Recently, two pieces of news that are quite crucial to better
understand the nature of ethnic conflict were published, which need
One is the interview of Khun Okker, Nationwide Ceasefire Coordination Team (NCCT) member, with DVB on 21 May, and the other Commander-in-Chief Min Aung Hliang’s request to Deputy Foreign Affairs of CCP, Central Committee, on 19 May, reported by Mizzima.
Khun Okker said that NCCT preparation of Ethnic Armed Organizations (EAOs) leaders’ summit meeting will be held in Chiangmai, Thailand from 25 to 27; and the ensuing summit meeting will take place at Lawkhila, Karen National Union (KNU) controlled area, from 2 to 6 June.
When asked why Myanmar Peace Center (MPC) and Union Peace-making Work Committee (UPWC) have to be present at the forthcoming Lawkhila meeting, Khun Okker said that they probably taking advantage of all ethnic leaders’ gathering to adjust glitches and discuss with the EAOs’ leaders that they usually do and not to attend the meeting.
No doubt, many might see it in another aspect, given that the KNU is close to the government and also lately held a meeting in Inya Lake hotel, Rangoon, with Restoration Council of Shan State (RCSS), also a group keen to sign the Nationwide Ceasefire Agreement (NCA) as soon as possible, plus various registered political parties, on 9 May.
Various other questions Khun Okker answered are as follows:
- No altering of NCA, due to the awaited, lengthy procedure of even changing a word of preposition, for it will have to go from MPC to UPWC, then to the military for approval and they cannot decide on their own. Given such circumstance, he doesn’t think they will touch or alter the already accepted 5th NCA draft of 31 March. Otherwise, the process could be very long.
- United Wa State Army (UWSA) is not against NCA, but agrees that it should proceed with those that are already involved and those not in it should go with their own process and formula.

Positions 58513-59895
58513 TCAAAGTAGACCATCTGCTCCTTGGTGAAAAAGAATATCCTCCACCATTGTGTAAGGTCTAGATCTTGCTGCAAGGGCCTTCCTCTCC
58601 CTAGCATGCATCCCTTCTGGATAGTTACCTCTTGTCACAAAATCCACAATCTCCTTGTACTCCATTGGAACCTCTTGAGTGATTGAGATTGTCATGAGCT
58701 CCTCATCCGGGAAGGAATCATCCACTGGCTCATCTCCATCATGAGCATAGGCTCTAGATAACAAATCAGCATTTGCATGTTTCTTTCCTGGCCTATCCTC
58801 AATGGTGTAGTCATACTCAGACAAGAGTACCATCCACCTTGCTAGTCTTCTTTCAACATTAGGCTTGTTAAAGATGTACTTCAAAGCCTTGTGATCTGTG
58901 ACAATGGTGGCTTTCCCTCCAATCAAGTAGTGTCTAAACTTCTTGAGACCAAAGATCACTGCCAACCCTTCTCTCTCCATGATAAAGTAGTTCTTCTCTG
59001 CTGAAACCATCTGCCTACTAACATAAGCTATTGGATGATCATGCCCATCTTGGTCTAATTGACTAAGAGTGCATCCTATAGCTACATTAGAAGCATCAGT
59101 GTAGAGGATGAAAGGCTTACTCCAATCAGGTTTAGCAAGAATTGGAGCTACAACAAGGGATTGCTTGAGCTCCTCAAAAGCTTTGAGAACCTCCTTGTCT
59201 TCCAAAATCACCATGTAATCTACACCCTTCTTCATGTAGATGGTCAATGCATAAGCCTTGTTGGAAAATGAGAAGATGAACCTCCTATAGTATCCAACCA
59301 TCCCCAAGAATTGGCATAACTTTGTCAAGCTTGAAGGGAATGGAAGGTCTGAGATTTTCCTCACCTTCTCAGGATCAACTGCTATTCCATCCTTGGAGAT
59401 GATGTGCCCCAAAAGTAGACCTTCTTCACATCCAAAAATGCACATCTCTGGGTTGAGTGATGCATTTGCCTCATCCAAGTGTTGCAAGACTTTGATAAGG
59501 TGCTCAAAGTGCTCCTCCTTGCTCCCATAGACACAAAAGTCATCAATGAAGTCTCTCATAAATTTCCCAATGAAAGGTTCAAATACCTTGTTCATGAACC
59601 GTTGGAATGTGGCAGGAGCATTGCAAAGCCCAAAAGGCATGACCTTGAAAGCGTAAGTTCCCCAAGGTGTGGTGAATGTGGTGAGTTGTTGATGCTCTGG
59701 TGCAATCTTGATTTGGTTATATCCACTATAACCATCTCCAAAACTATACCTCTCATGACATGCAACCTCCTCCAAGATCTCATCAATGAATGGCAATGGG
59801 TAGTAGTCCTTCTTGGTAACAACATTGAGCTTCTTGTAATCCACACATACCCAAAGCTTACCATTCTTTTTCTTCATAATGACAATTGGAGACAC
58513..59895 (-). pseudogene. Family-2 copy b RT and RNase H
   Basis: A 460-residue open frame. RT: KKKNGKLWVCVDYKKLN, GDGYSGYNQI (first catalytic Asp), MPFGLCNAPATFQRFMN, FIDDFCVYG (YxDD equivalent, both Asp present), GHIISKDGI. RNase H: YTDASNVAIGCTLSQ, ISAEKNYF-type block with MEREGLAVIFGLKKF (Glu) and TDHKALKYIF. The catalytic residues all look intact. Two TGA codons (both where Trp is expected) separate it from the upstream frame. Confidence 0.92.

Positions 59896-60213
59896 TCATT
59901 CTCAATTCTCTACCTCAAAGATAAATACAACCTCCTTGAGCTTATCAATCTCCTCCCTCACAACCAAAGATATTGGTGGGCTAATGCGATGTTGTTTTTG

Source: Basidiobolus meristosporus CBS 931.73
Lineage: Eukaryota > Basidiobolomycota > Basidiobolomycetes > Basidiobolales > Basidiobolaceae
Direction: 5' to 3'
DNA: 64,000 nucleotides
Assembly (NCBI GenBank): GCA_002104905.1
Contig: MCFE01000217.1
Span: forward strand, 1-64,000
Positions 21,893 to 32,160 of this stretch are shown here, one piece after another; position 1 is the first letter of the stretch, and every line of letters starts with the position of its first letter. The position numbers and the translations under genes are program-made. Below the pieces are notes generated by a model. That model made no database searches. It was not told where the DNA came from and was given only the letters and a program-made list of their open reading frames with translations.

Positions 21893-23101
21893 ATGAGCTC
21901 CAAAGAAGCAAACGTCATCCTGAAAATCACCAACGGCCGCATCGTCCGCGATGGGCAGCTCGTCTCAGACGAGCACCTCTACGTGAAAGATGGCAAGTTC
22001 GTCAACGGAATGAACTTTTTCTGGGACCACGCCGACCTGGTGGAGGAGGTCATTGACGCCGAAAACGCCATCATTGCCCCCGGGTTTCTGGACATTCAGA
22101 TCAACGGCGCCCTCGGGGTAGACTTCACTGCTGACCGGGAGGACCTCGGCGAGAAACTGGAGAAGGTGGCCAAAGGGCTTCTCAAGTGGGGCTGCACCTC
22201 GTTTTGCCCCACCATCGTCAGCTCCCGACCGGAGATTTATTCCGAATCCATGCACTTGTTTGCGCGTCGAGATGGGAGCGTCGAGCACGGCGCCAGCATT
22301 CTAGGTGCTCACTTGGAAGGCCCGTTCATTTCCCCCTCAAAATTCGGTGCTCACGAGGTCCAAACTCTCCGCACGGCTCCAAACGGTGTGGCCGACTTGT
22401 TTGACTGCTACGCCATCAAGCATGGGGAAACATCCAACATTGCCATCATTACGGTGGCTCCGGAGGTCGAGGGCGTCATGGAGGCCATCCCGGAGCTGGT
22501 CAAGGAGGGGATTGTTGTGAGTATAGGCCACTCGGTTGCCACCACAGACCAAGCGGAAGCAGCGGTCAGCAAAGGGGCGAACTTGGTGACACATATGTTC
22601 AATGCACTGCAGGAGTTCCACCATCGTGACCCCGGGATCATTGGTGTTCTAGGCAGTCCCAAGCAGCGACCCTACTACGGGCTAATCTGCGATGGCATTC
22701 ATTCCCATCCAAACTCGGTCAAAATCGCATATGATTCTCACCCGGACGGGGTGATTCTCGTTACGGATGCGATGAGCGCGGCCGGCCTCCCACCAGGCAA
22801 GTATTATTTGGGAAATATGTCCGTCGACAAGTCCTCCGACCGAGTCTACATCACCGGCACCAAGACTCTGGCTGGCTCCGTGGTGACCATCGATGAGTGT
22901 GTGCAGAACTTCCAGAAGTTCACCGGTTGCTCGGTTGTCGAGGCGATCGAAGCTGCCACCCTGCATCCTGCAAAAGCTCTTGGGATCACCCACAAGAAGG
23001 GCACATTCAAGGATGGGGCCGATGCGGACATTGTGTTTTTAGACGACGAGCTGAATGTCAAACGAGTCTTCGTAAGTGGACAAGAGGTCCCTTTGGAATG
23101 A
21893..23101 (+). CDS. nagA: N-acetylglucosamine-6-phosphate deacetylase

- Regarding Kokang conflict, it is the key issue that will determine if NCA could be signed. The regime would need to stop the military offensives or tone down the attacks on Myanmar National Democratic Alliance Army (MNDAA), if favorable condition to sign NCA is to be achieved. For without it, it will be impossible for the EAOs to go ahead with ratification. It depends on how much give-and-take could be handled between the two parties.
- On 16 EAOs count of UPWC and NCCT differ. While government count might include UWSA, National Democratic Alliance Army (NDAA), also known as Mongla, RCSS and groups that have signed ceasefire, either state-level or union-level, NCCT is for all-inclusiveness, which means all those within the NCCT and non-NCCT, EAOs should be involved in the signing of NCA. Besides, he pointed out the fact that Kachin Independence Army (KIA) and Ta’ang National Liberation Army (TNLA) haven’t sign ceasefire agreement, but are accepted by the government as negotiation partners.
- Although all-inclusiveness doesn’t mean that all EAOs have to sign the NCA together at the same time, the remaining, excluding or left out groups must be taken in at a later date into the peace process; that is the signing of NCA. Furthermore, excluding groups must not mean permanent left out or subject to military offensives of the military; for this won’t be accepted by the EAOs. The excluding groups would need to have political guarantee to participate in the future.
- If one of the EAOs is attacked in one corner of the country and still NCA is signed, all will become a laughing stock.
Commander-in Chief request to China
On 19 May, the Vice Minister, of the International Department of the Communist Party of China, H.E. Mr. Chen Fengxiang and Commander-in-Chief Min Aung Hliang met, where the latter stressed that along the 2000 kilometers border between China and Burma, problems of ethnic armed conflicts couldn’t be resolved until now, and that since it is the violation of Burma’s sovereignty employing armed insurrection, it could not be accepted. Furthermore, as strategic partners, in view of keeping good bilateral relationship, China is requested to help solicit the ethnic armed organizations to give up arms, according to Mizzima report of 20 May.
However, it is not reported on how Mr.Chen has responded to the request.
The Commander-in-Chief’s request was interpreted by some MPs and political parties’ leaders as below.
- U Khin Maung Swe, Chairman of National democratic Front (NDF) said political settlement is essential before asking the EAOs to give up arms and government must show sincerity and give political security first.
- U Hla Swe, the MP from Magwe, said that Min Aung Hliang seems to be telling that China should not help MNDAA militarily, while Daw Dwe Bu, an MP from Kachin State, stressed that speedily implementing federalism will do the job, without having to solicit help from outsiders.
- Sai Nyunt Lwin a top leader of Shan Nationalities league for Democracy (SNLD) is of the opinion that Burma Army wants China’s help to win the war and it is likely asking China not to help MNDAA militarily. He said political solution is the best.